The incidence of IR injury is substantial. There are millions of individuals each year in the US suffering from cardiac infarction, stroke, thrombosis, blood vessel clamped surgery, and organ failure requiring transplantation. Restoration of blood supply should protect the tissues from damage, but reperfusion often leads to injury. Even though it is widely accepted that this IR injury results from the production of ROS, recruiting neutrophils, macrophages, and inflammatory mediators to the injured tissue, the mechanisms of IR injury remain to be elucidated. In this review we will concentrate on the molecular mechanisms of ceramide elevation and tissue damage observed during IR injury.
The first report indicating the involvement of ceramide in IR injury was published by Bradham et al. in 1997 . They demonstrated that there was a significant elevation of ceramide during liver transplantation (cold ischemia and warm reperfusion). In the same year, the accumulation of ceramide also was observed in both heart and renal IR injuries [15, 16]. After more than a decade of investigations, it has become clear that ceramide generation plays a key role during IR injury. A comprehensive understanding of the mechanism behind these changes has not yet been clarified, as several sphingolipid-metabolizing enzymes have been involved in ceramide generation during IR injury. A further understanding of these mechanisms could lead to more targeted therapies to prevent ceramide generation during IR.
2. The Sphingomyelin/Ceramide Signaling Pathway and IR
Two major pathways, sphingomyelin hydrolysis and de novo biosynthesis, have been implicated in the generation of ceramide. Both pathways may be activated separately or in parallel depending on stimuli or on the cell type . Diverse oxidative stresses induce cell apoptosis or necrosis and tissue damage via activation of SMases, resulting in sphingomyelin hydrolysis with ceramide generation. The accumulation of ceramide has been reported in multiple models of ischemia, including rat cerebral cortex and gerbil hippocampus ischemia [18, 19], as well as in models of reperfusion injury, including artery occlusions in rat brain, liver, and heart [20–22]. In renal and cardiac IR injury models, activation of SMase and accumulation of ceramide were observed in the later phase of IR. Meanwhile, decreases in sphingomyelin corresponded to the increases in ceramide . A few studies describe endogenous ceramide accumulation in brain via activation of a SMase leading to sphingomyelin hydrolysis during severe and lethal cerebral IR. In vitro, after hypoxia/reoxygenation of cardiac myocytes, the early responses (peaking at 10 min) included the activation of neutral SMase and low level ceramide accumulation . Factor associated with neutral SMase activation (FAN), a protein that links neutral SMase to the tumor necrosis factor alpha (TNFα) receptor, mediates activation of neutral SMase and subsequent apoptosis. The expression of a dominant-negative FAN in rat cardiomyocytes almost completely abrogated hypoxia/reoxygenation-induced cell death, whereas overexpression of wild-type FAN led to an exacerbation of IR injury .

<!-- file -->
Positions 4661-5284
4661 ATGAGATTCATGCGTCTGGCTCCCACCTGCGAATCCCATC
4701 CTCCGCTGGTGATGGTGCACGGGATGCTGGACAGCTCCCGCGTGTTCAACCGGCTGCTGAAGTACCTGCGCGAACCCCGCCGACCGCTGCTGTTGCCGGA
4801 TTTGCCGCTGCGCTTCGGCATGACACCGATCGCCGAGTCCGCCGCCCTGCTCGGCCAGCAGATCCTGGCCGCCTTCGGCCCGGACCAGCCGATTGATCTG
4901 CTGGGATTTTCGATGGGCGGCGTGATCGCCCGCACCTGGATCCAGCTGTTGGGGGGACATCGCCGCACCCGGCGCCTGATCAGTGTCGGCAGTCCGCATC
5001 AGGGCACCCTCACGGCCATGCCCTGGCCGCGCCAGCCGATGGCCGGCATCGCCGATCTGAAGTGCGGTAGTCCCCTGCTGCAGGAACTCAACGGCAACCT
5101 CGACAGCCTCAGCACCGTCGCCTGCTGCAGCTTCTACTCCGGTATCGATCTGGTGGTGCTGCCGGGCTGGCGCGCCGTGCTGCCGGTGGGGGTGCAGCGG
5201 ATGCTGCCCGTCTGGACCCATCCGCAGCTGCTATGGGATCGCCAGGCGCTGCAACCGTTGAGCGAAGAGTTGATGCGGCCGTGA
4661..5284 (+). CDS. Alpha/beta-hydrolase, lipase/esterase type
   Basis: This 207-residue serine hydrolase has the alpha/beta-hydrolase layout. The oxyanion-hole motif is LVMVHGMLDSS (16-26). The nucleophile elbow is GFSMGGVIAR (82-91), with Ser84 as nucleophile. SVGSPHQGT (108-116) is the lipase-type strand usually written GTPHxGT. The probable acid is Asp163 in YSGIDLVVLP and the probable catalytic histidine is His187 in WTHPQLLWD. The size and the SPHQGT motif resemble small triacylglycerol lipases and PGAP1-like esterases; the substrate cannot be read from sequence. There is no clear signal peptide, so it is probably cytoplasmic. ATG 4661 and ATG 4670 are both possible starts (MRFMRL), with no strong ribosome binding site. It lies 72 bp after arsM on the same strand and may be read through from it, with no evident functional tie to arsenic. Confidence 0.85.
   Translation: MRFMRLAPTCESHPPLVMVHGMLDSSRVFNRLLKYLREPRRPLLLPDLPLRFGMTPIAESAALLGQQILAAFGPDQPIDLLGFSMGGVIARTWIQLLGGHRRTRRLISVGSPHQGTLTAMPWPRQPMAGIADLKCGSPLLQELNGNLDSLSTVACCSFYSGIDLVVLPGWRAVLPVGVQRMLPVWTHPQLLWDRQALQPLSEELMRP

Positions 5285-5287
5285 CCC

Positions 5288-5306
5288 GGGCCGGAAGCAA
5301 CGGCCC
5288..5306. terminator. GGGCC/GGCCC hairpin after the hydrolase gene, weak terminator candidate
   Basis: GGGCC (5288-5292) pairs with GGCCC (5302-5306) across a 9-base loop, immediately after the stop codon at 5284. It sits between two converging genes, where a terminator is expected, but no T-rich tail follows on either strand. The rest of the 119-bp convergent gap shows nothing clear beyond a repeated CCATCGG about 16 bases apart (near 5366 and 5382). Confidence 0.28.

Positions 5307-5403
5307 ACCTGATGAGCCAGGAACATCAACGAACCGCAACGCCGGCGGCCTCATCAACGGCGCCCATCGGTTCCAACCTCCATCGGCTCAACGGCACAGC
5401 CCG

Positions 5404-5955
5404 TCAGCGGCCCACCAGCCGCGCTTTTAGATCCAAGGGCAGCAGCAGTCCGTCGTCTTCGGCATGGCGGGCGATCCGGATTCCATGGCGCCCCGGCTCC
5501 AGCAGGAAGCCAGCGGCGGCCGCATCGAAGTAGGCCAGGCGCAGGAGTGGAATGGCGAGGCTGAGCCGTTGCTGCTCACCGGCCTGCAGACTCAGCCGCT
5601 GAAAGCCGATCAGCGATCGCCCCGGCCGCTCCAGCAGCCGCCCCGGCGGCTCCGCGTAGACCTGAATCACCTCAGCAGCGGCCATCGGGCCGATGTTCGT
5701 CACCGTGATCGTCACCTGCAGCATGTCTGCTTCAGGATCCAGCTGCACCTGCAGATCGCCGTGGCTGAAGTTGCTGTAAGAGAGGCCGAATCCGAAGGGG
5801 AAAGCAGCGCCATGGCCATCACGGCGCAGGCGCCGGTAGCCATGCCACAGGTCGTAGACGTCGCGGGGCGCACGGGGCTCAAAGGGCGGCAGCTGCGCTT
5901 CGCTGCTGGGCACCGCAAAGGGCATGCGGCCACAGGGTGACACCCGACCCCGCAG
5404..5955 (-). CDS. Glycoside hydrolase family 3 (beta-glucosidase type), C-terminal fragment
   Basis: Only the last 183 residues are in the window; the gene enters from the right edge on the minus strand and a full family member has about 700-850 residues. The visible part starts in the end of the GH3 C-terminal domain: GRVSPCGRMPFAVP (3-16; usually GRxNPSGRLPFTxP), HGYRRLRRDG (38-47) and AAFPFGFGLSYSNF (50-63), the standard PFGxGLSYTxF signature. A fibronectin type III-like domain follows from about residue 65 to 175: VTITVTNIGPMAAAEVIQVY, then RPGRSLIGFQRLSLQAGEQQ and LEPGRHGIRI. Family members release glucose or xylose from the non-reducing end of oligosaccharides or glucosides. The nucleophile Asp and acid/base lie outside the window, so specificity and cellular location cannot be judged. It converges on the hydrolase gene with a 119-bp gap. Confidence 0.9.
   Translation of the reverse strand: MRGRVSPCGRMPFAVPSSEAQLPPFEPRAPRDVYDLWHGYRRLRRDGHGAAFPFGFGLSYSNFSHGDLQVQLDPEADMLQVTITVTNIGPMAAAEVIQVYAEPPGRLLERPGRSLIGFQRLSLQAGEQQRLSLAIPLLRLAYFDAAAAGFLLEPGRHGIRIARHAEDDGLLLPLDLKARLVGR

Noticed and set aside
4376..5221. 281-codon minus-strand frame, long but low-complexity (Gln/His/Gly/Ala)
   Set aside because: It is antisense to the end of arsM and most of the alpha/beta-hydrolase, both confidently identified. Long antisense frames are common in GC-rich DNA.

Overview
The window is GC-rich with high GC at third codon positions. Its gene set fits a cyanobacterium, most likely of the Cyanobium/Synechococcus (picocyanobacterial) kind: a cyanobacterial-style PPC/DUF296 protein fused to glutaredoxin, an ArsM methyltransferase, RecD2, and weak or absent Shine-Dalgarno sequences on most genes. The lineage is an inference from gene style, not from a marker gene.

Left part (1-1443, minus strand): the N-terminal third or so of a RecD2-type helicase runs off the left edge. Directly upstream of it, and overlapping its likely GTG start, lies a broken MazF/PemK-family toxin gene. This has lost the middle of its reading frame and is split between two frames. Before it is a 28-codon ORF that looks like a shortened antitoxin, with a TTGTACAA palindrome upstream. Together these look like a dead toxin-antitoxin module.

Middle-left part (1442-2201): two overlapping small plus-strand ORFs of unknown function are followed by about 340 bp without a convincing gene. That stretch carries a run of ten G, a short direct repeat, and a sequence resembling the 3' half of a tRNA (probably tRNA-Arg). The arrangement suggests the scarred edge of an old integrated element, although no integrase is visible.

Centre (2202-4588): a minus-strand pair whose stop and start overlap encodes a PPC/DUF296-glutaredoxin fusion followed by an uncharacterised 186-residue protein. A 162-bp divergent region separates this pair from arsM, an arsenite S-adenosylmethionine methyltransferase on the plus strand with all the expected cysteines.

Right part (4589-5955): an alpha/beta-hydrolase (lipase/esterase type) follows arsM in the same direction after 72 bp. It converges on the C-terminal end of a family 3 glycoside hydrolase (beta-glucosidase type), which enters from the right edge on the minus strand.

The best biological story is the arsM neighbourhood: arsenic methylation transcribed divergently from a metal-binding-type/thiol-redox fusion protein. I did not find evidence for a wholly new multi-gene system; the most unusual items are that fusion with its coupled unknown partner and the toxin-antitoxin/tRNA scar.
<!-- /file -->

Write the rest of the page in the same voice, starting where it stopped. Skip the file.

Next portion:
During ischemia, aerobic metabolism interrupts due to the lack of oxygen supply. Build-up of oxidative cell damage occurs during reperfusion to sites of ischemia, which is characterized by excess ROS generation and inflammatory cytokine recruitment [22, 26]. Several studies have shown that ceramide generation by SMase contributes to ROS and TNFα induced cell death and tissue damage [27–29]. For example, Wistar rats subjected to total liver ischemia followed by reperfusion had significant accumulation of TNFα and an increase of SMase activity that coincided with IR injury . In an in vitro study, overexpression of acid ceramidase protected murine fibroblasts from TNFα-induced cell apoptosis by shifting elevated ceramide towards cell survival sphingosine-1-phosphate . In TNFα gene knockout mice, IR-induced hepatic apoptosis was attenuated, and animal survival was prolonged compared to wild-type mice. These data have further identified TNFα as a critical mediator in hepatic IR injury . Ceramide and TNFα are also known to induce ROS generation, which in turn amplifies ROS/TNFα-ceramide cycling and exacerbates IR injury [27, 33]. In contrast, in a monoamine oxidase-A deficient animal model the effects of ROS attenuated ceramide generation and IR injury were reduced [26, 34].